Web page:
Coming soon: Robot-piloted international cargo ships

Several Japanese shipping firms have revealed plans to put out self-driving cargo ships by 2025. These smart ships would use artificial intelligence to make their way around the world and rely on the internet of things (IOT) to acquire data they need to make smart decisions while in transit. This kind of technology would allow ships to plot the safest, shortest, and most affordable route. Most importantly, the companies behind this ambitious plan think this should cut the risk of accidents at sea by half.

Data from a report in Nikkei Asian Review showed that approximately 2,000 maritime accidents happen per year. According to the annual overview of maritime casualties and incidences by the European Maritime Safety Agency (EMSA), the total number of reported maritime casualties in 2014 was 9,180. Marine casualty can include the death and loss of a person, loss or abandonment of a ship, material damage to the ship, stranding or disabling of the shop or its involvement in a collision.

The companies involved in this massive undertaking are shipping firms Mitsui OSK Lines and Nippon Yusen. They were reported to be sharing the costs of finishing the project. The technology is said to include elements of the IOT. This should allow the cargo ships to connect to different devices to gather important data, like the weather and other shipping conditions.

The system will utilize artificial intelligence to take information, like weather forecasts, analyze it, and then compare these with other pertinent information to make adjustments to the the ship’s direction. One useful feature would be the ability to monitor maintenance, so the navigators can accurately predict malfunctions before they happen.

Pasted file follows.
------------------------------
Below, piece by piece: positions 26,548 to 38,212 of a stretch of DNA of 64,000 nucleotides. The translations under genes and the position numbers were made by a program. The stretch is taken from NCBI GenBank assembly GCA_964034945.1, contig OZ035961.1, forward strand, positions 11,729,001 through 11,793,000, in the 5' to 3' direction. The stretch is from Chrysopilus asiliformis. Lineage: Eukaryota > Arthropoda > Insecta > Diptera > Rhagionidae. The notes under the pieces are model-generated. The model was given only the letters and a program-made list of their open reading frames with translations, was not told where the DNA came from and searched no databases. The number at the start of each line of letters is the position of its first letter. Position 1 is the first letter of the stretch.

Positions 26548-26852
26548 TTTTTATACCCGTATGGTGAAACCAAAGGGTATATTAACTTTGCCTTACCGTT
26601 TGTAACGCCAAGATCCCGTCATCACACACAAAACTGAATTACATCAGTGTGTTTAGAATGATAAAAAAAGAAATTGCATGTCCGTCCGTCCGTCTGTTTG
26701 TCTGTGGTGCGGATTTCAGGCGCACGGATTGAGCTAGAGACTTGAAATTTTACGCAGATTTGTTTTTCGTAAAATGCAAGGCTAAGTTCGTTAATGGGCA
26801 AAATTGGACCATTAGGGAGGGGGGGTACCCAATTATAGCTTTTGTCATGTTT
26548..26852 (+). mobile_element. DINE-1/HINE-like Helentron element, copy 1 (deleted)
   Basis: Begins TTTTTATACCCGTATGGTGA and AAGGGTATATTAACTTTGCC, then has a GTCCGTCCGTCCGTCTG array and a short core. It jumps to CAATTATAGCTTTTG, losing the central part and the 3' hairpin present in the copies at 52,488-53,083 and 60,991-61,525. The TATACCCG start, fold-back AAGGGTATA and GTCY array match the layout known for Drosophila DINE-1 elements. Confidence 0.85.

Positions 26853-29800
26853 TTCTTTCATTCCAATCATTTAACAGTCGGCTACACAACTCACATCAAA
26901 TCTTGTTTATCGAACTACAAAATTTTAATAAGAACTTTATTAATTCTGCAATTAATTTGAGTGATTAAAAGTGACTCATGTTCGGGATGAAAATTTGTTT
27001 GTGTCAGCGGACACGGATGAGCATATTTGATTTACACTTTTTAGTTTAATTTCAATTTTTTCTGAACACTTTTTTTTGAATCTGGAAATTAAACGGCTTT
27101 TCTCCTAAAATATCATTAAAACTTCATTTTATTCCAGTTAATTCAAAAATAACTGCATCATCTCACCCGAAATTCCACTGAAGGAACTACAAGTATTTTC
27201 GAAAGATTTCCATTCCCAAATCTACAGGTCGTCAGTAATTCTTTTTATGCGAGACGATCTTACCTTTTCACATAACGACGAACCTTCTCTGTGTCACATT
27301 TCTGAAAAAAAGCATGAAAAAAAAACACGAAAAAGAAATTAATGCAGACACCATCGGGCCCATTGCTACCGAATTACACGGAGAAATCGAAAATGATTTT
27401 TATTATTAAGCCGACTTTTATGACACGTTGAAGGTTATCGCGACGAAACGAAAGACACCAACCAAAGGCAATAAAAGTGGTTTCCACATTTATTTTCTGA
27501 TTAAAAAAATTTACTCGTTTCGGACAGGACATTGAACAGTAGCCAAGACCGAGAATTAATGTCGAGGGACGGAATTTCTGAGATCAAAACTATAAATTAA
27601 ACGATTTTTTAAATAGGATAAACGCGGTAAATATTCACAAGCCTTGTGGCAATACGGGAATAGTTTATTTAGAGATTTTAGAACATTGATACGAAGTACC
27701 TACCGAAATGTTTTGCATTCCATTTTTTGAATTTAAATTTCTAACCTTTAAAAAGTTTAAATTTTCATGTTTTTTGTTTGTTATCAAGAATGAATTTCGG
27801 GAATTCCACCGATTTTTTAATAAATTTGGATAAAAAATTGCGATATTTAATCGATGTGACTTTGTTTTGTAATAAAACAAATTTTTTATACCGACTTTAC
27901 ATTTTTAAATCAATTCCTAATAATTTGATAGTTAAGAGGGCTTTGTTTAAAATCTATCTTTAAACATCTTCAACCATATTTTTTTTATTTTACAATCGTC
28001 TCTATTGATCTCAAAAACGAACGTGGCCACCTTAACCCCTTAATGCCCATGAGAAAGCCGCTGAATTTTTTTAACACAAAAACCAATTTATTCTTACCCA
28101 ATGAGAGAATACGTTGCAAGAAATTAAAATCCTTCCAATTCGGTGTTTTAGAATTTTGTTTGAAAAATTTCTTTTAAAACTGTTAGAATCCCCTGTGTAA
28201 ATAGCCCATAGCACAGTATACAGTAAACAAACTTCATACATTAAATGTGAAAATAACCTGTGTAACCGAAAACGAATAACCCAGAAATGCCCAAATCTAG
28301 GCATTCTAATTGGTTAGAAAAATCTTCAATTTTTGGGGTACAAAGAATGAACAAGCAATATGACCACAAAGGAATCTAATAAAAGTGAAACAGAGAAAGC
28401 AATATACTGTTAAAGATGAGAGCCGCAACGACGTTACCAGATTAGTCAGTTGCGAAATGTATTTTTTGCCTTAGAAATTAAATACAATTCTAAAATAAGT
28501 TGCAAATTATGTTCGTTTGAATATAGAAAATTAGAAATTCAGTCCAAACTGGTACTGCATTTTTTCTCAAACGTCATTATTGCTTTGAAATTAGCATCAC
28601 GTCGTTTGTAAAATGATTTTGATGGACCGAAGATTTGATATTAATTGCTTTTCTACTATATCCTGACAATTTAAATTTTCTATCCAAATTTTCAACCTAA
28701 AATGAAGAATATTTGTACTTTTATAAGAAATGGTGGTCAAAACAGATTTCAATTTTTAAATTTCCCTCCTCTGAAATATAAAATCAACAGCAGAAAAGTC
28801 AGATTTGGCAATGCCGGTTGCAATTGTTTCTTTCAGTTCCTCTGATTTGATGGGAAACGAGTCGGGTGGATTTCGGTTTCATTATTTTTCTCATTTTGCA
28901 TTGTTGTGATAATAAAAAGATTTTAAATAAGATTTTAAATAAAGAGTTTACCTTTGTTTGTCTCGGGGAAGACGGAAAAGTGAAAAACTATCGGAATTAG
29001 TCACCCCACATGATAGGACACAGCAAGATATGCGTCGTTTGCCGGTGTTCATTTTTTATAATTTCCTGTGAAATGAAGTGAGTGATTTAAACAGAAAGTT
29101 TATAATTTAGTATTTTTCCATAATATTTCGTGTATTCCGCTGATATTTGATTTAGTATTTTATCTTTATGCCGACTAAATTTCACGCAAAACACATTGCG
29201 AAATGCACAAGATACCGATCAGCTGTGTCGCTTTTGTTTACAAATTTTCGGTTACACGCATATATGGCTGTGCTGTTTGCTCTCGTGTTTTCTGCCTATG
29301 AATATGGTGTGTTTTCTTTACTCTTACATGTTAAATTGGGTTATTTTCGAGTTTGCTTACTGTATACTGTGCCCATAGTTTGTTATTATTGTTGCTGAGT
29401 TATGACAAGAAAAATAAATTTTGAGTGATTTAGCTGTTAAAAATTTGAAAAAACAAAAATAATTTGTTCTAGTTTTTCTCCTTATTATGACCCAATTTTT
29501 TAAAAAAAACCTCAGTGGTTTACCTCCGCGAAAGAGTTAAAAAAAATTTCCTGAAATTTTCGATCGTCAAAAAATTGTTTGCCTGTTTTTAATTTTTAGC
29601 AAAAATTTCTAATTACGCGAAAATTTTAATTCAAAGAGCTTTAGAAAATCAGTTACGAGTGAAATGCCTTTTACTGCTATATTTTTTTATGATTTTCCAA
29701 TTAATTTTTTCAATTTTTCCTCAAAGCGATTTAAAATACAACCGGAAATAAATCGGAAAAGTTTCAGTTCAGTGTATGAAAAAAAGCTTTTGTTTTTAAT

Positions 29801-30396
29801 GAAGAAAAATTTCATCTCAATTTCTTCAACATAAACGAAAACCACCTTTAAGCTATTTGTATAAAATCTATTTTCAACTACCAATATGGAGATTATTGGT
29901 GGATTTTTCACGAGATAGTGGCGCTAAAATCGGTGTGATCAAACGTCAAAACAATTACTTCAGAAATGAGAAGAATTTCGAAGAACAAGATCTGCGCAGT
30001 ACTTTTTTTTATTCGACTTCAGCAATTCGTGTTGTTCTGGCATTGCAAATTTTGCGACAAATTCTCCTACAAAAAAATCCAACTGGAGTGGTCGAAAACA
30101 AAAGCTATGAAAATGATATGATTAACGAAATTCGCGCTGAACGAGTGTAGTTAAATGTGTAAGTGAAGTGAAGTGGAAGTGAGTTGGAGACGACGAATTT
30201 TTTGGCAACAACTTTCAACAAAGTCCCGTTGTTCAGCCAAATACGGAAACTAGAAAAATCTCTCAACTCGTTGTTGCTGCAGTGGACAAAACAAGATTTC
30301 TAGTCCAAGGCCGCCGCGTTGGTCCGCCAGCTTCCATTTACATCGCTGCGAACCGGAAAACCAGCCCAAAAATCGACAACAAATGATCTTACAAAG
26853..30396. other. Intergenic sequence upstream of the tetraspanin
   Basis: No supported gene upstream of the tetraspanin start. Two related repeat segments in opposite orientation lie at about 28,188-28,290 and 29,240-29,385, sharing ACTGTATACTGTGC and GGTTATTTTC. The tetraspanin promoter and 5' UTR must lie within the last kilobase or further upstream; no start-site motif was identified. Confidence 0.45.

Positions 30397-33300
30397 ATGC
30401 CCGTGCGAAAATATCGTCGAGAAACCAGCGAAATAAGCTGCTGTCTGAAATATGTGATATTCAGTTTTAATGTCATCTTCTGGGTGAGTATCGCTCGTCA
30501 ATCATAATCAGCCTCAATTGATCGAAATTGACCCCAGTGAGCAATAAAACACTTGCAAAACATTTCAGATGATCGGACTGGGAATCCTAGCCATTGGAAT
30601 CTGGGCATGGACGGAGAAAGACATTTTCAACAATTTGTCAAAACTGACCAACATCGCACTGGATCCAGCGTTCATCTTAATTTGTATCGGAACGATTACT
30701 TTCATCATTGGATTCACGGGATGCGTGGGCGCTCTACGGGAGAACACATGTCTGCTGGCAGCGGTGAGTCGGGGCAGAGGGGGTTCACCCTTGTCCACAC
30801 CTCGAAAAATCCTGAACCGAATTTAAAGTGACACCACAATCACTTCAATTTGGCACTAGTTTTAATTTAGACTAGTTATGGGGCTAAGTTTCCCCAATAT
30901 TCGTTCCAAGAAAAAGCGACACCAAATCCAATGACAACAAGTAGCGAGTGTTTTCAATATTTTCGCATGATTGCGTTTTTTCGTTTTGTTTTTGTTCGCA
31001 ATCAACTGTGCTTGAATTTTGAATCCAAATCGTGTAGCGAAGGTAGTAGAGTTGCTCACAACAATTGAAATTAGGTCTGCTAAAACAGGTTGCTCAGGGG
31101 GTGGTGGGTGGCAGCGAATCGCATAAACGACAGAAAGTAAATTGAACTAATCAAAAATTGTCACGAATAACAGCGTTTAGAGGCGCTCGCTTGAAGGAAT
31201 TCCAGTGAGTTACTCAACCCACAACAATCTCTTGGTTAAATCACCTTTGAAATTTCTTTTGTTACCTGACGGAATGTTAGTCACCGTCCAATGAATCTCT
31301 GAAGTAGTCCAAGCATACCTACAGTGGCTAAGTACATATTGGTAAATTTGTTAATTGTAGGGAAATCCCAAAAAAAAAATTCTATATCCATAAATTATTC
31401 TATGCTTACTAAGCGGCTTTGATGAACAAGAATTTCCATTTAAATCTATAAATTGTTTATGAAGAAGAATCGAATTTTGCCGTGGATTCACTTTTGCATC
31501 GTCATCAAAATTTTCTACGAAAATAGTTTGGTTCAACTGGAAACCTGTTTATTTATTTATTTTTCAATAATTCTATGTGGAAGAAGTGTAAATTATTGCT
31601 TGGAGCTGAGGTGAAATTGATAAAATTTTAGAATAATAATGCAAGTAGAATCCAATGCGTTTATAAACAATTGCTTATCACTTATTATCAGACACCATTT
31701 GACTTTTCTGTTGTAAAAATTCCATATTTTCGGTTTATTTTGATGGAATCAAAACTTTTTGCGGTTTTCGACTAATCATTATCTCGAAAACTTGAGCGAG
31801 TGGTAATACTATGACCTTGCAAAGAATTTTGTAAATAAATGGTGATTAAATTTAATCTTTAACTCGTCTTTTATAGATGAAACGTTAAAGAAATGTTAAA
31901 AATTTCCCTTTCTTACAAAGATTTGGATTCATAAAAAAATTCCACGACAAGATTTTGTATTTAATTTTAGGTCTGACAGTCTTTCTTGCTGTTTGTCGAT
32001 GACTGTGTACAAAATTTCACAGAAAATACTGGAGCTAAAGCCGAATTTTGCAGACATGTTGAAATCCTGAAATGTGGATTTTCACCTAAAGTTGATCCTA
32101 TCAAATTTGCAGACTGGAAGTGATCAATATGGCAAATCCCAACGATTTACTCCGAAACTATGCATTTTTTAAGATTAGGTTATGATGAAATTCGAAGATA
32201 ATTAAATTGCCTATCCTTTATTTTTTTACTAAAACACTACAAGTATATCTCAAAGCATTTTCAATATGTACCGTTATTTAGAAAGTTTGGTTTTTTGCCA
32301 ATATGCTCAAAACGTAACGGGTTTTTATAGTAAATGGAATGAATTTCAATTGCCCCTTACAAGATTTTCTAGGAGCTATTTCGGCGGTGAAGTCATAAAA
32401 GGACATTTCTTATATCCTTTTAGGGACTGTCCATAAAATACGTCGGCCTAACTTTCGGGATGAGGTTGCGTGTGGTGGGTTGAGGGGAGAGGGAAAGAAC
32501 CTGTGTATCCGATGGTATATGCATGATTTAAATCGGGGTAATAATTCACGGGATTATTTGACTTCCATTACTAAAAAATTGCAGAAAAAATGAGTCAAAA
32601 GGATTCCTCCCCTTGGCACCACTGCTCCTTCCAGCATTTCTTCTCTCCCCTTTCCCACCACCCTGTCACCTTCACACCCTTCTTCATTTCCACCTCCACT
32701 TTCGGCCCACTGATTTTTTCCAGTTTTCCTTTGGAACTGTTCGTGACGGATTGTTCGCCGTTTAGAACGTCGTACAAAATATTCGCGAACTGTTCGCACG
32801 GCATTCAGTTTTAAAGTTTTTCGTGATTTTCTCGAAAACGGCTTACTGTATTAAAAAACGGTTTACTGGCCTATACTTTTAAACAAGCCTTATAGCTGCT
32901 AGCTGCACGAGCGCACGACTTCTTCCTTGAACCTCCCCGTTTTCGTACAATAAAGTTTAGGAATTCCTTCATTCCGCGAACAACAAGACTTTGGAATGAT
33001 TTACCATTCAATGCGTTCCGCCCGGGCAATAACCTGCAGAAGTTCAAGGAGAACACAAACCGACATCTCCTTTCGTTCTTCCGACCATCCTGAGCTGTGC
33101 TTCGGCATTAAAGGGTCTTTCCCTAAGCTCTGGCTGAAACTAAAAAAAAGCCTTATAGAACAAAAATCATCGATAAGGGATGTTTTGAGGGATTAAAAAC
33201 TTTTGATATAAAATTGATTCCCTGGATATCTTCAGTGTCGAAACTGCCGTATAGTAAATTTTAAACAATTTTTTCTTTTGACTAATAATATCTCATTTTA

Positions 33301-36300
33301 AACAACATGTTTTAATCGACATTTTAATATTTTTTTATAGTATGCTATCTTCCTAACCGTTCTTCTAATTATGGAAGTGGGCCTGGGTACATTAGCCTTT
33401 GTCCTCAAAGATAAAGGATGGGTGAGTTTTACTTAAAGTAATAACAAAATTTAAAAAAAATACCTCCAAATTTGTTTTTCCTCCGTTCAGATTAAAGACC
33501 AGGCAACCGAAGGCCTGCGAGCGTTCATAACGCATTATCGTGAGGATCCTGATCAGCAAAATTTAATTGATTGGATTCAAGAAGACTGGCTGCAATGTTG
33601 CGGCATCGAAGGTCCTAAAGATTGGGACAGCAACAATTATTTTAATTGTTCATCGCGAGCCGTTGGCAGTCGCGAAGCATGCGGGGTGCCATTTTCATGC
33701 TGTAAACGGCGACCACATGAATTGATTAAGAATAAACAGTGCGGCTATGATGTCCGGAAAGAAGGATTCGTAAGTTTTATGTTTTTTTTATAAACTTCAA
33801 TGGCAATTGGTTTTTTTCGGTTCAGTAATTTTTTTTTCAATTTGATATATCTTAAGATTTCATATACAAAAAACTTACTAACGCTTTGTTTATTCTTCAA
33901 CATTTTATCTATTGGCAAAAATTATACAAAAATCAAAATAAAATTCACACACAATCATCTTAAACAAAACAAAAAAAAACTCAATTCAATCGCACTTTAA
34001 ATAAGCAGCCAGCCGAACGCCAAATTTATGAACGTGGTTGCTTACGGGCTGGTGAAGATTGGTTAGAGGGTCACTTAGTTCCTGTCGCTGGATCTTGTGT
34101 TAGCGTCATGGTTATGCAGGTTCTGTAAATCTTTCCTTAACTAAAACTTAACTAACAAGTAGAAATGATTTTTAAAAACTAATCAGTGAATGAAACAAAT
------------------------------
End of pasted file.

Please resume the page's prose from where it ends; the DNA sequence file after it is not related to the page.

If done right, Japan may reclaim a huge share of the cargo shipping industry. By spearheading the technology, the country will grow its current share of the market by 20 percent.

“The technologies needed to make remote and autonomous ships really exist,” said Rolls Royce Vice President of Marine Innovation, Oskar Levander. By the end of the decade, you should be able to see a human-less cargo ships, according to him.

The idea isn’t novel. Last year, Rolls Royce disclosed plans for several fleets of drone ships that operate around the world. It would have a central ‘holodeck’ that controls everything. There would be 360-degree cameras to provide operators at the virtual bridge with complete views from the drone ship. The said windows would provide an augmented reality display of the vessel’s surroundings. This should let operators visualize potential threats and hazards that would otherwise be unseen to the human eye.

Access to that kind of information would be extremely helpful for vessel operators because it would result to safer passage for cargo ships.

With the technology available to shipping companies, it’s no longer a question of whether or not it’s possible to create self-navigating vessels but when. While this looks impressive and makes navigating the seas more efficient and safe, there’s one important question to ask: what impact will this have on human crews now that artificial intelligence is going to take over their jobs?

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